The Streamstown jig

Also known as James Gannon’s, Rake Of Sausages.

There are 5 recordings of this tune.

The Streamstown appears in 1 other tune collection.

The Streamstown has been added to 1 tune set.

The Streamstown has been added to 28 tunebooks.

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Three settings

1
X: 1
T: The Streamstown
R: jig
M: 6/8
L: 1/8
K: Dmaj
ag|:fef d2B|AFA d2e|faf def|gfg a2g|
fef d2B|AFA d2e|faf ede|fdd d2a:|
|:aba fdf|a2a fdf|gag ece|gag ece|
aba fdf|a2a fdf|gfg eag|edc d3 :|
2
X: 2
T: The Streamstown
R: jig
M: 6/8
L: 1/8
K: Dmaj
fef d2 B | AFA d2 e | fef def | gfg a2 g |
fef d2 B | AFA d2 e | faf ede | fdd d2 e :|
aba fdf | aba fdf | gfg e=ce | gfg bag |
aba fdf | aba fdf | gfg ece | fdd d2 e :|
# Added by Kenny .
3
X: 3
T: The Streamstown
R: jig
M: 6/8
L: 1/8
K: Dmaj
|: g | fef d2 B | AFA d2 e | faf ede | gfg a2 g |
fef d2 B | AFA ded | faf ede | gfe d2 :|
|:f | aba fdf | a2 a baf | gag ece | geg bag |
aba fdf | aga bge | fef ede | gfe d2 :|

Nine comments

James Gannon’s Jig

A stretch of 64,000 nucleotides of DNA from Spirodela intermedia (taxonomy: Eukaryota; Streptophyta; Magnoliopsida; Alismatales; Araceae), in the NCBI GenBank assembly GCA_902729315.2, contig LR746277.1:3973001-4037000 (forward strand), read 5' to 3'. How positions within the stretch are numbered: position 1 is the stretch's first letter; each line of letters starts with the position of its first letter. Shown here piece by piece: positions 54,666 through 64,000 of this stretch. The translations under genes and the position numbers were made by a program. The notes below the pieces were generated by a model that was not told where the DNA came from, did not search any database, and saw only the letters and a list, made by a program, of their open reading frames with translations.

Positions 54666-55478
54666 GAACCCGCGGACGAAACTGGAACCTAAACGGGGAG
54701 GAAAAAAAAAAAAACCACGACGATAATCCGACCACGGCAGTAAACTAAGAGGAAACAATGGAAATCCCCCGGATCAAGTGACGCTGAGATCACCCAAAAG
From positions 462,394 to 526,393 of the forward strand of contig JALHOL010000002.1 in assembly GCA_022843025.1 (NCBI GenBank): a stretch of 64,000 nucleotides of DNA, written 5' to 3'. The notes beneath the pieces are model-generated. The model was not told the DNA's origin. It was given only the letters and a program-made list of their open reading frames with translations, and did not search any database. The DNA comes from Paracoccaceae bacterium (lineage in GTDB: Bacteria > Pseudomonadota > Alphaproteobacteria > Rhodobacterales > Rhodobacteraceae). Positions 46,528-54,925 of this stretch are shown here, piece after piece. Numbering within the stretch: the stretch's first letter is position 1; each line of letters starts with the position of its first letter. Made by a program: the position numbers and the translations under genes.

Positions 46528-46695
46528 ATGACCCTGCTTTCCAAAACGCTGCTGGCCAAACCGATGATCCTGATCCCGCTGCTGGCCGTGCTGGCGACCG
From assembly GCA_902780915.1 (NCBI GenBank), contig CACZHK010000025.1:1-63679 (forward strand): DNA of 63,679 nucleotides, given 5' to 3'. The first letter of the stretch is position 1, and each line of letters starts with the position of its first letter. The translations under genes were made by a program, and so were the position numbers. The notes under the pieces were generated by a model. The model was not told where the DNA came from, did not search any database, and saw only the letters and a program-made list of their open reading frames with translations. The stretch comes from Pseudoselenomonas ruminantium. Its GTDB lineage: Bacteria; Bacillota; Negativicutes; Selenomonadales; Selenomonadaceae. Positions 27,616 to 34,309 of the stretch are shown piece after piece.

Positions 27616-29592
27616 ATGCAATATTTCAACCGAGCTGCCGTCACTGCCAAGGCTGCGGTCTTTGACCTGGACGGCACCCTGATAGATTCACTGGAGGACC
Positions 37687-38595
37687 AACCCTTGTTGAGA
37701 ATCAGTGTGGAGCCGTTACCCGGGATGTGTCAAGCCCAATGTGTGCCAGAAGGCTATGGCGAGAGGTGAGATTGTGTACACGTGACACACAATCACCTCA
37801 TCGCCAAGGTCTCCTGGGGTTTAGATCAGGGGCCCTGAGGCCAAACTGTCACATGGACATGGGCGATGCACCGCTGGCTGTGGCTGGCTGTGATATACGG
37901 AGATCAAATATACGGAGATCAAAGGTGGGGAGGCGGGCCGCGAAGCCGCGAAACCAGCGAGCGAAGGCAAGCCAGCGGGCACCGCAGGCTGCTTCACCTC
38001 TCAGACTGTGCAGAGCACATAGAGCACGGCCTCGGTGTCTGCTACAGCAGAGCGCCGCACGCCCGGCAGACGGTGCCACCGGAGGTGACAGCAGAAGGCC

This is a tune that John Carty taught us at his banjo class that took place at the St. Louis Tionol in 2004. Not to be confused with several other James Gannon’s including a barndance and a reel.

This was an easy jig to learn and to ornament with the banjo.

Sounds like a slide

Are you sure it’s not?

Slide or jig?

This was presented as a jig, slunds like one when played by John Carty, and is found as a jig on Bill Black’s site (although in slightly different notation from the one presented to us.)

so as far as I can tell, it is a jig.

Mike

Cathal again

From Cathal McConnell, via the "Boys Of The Lough", I think on their "Live" album. Don’t know why it’s not played more.

Posted by .

This lovely tune could work as a single jig but does not have the flow or phrasing across two measures to fit the feel of a 12/8 slide…

I heard this played at a session recently by someone who said they’d got it as a nameless tune off Michael Hynes. Thanks for the name!

Rake of Sausages

This is another Jig by Sonny McElligott according to the manuscript printed 1869. The story behind this from what I can make out is: One day as he was walking down the street, a dog came running out of a shop with a string of Drisheen (Black Puddings), and the proprietor running after them. It doesn’t say whether he caught up with his drisheen’s or, if he did he put them back on sale. As a Rake is a kind of Jig, he came up with this title, as a rake of Drisheen’s didn’t sound right, he changed it to Sausages.